Another ORM? Why?
Immersing to the world of Flutter is a real and captivating adventure. Being a fairly new framework, there are plenty of opportunities to develop new libraries. As a result, I thought it was a good opportunity to set up an ORM to answer more questions. The goal is to have a framework that, besides relational mapping, provides the possibility to generate scaffolds for basic usage cases: user account, user data, data tracking (create, update, delete), soft delete. And that’s how begins the story of f-orm-m8.
The framework adds definitions for a set of types that could be combined to expand ORM capabilities in the annotated code. The current version defines two main annotation types and some helpers associated with each definition:
In order to ease the code emitting, four abstract classes are defined:
- DbOpenEntity: non constrained entity
- DbEntity: an entity with Id as primary key
- DbAccountEntity: a user account template with Id as primary key
- DbAccountRelatedEntity: user related data entities
DataTable describes the required name for the table in conjunction with a bit mask for optional TableMetadata. Table metadata is specified with the parameter
metadataLevel, and is a syntactic sugar to generate the proper fixture without explicitly adding the required fields.
The TableMetadata describes the basic options for the table:
The options may be combined in various ways using | operator
The DataColumn describes how the fields will be transformed into entity attributes. The DataColumn constructor has three parameters:
- purpose: to specify the entity name
- type: String
- purpose: syntactic sugar to specify common use cases
- type: int as combination of ColumnMetadata
- purpose: a fine grain mode to specify composite constraints
- type: List<CompositeConstraint>
Column metadata is specified with the parameter
metadataLevel. Is a syntactic sugar to generate a quick fixture, offering basic options for the following use cases:
The options can be combined in various ways using | operator
indexed constraints can be generated in a targetted way using CompositeConstraint
The composite constraint is able to specify the name and the type of the constraint. If the same name is used on multiple DataColumns, it will signal a composite constraint that will cover all the involved fields. The CompositeConstraint is instantiated with named, required parameters:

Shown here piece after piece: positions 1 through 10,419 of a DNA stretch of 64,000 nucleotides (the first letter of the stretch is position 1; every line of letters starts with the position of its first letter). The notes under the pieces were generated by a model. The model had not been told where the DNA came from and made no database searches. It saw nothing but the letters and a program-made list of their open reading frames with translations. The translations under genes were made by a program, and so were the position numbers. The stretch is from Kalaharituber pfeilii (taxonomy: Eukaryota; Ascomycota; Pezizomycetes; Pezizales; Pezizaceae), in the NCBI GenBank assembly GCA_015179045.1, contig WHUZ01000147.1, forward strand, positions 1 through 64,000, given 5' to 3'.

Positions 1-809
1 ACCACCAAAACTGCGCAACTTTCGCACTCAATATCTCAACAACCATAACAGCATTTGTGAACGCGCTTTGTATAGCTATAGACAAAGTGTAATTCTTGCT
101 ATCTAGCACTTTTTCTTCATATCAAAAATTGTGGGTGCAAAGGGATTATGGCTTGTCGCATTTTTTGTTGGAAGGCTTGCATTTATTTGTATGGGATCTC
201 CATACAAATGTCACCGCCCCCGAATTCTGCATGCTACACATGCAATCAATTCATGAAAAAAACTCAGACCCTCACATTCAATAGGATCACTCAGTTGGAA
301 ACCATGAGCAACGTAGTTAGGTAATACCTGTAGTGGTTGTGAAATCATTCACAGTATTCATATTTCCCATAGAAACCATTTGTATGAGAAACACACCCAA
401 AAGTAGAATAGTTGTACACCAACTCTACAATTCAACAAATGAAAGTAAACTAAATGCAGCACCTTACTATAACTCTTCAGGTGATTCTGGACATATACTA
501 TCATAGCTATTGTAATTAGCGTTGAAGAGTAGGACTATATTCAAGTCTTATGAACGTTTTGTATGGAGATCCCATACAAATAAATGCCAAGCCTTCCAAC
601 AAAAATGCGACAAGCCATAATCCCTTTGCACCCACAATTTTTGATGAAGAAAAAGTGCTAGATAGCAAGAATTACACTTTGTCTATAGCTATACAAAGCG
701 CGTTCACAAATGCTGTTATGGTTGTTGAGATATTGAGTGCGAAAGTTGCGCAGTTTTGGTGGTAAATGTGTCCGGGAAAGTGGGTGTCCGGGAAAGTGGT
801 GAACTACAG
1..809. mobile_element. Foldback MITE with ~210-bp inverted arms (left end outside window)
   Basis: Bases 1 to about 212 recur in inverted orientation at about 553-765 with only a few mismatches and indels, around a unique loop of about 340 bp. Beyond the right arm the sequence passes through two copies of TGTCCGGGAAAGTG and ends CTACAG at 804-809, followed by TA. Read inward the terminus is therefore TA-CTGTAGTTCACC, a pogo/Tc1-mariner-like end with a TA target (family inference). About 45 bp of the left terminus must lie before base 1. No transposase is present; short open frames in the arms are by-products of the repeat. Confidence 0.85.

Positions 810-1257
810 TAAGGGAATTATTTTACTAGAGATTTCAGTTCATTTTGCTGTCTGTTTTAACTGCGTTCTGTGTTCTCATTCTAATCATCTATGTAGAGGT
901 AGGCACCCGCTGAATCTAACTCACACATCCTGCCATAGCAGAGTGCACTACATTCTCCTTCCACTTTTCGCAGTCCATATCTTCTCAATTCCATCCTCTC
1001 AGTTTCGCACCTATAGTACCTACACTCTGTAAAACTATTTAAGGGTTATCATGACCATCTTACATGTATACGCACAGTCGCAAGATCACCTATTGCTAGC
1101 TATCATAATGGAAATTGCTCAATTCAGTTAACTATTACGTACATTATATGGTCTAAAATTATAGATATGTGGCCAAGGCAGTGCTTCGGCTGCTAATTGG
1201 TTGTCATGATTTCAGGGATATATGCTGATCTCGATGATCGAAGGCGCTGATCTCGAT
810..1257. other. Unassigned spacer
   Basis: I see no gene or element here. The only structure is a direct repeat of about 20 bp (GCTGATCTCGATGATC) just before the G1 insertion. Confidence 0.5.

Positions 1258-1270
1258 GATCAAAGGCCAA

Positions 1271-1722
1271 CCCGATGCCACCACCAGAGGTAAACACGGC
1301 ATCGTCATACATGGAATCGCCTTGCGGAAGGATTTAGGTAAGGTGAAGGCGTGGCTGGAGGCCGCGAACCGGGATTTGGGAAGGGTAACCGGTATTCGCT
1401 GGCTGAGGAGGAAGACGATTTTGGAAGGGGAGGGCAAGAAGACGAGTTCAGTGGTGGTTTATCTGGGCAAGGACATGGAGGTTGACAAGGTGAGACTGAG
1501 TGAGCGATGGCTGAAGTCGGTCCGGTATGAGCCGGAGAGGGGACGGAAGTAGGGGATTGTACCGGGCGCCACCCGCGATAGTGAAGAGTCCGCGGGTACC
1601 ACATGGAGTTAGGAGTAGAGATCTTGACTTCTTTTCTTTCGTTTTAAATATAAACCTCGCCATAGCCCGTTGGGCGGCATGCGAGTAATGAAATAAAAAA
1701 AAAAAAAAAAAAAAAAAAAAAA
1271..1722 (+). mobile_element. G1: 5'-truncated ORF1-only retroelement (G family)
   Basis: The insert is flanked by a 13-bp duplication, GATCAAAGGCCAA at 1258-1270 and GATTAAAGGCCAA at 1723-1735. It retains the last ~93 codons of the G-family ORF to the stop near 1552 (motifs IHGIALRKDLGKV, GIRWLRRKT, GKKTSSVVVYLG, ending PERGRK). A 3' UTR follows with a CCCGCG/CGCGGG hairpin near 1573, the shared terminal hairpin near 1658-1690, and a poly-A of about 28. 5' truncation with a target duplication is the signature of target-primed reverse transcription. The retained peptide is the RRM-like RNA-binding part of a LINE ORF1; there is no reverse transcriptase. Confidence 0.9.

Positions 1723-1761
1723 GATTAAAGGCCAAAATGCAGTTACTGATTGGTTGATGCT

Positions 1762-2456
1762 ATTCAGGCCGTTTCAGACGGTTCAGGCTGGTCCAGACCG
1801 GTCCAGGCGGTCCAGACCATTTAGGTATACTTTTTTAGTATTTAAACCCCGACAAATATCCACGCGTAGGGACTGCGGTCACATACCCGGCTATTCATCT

- name — the name of the constraint
- constraintType — the type of the constraint as enum with the following values:
A simple approach
DataColumn describes the required name for the column in conjunction with a bit mask for required column metadata.
A fine tuned approach
DataColumn describes the required name for the column in conjunction with a list of composite constraints. For example, if we need a composite, unique constraint defined on the combination of two fields, we define the composite with the same name:
DbOpenEntity is, as it’s name suggests, a template for non restrictive models with composite primary keys. It can also be used for non integer primary key implementation.
It defines a single method getPrimaryKey
Can be used for a general purpose model template with integer primary key named
It implements DbEntity. Can be used for a model template in a generic user account with the following fields:
DbAccountRelatedEntity implements DbEntity
It implements DbEntity. Can be used for a model template in a generic, account dependent, entity with the following fields:
The package can be a start for other projects that aim to develop an ORM scaffolding infrastructure. It is up to developers how they implement the gems of this package. We recommend the annotations to be placed as in the following example:
All set? Let’s go
You’re looking for an implementation, aren’t you? Then, read how to quickly create a CRUD application with f-orm-m8.
The core of M8, a Dart tiny ORM framework with a simple set of annotations - matei-tm/f-orm-m8
May the f-orm-m8 be with you!